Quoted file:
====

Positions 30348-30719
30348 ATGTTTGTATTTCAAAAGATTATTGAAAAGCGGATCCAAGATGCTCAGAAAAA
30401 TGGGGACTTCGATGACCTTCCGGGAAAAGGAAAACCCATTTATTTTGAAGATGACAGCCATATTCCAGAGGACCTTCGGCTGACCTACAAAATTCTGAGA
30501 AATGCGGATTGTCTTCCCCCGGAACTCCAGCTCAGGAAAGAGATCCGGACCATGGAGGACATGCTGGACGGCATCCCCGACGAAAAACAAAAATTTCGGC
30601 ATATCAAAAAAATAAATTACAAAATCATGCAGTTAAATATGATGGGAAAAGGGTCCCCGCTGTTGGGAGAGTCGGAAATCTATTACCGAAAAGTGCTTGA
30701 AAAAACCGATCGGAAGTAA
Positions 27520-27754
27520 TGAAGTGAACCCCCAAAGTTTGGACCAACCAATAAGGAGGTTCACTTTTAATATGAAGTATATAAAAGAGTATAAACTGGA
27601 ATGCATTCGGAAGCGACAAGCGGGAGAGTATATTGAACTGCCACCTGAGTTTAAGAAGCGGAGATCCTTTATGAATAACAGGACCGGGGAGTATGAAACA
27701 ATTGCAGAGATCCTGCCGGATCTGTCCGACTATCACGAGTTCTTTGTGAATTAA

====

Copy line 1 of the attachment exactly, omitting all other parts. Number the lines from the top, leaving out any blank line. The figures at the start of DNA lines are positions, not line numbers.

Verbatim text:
Positions 30348-30719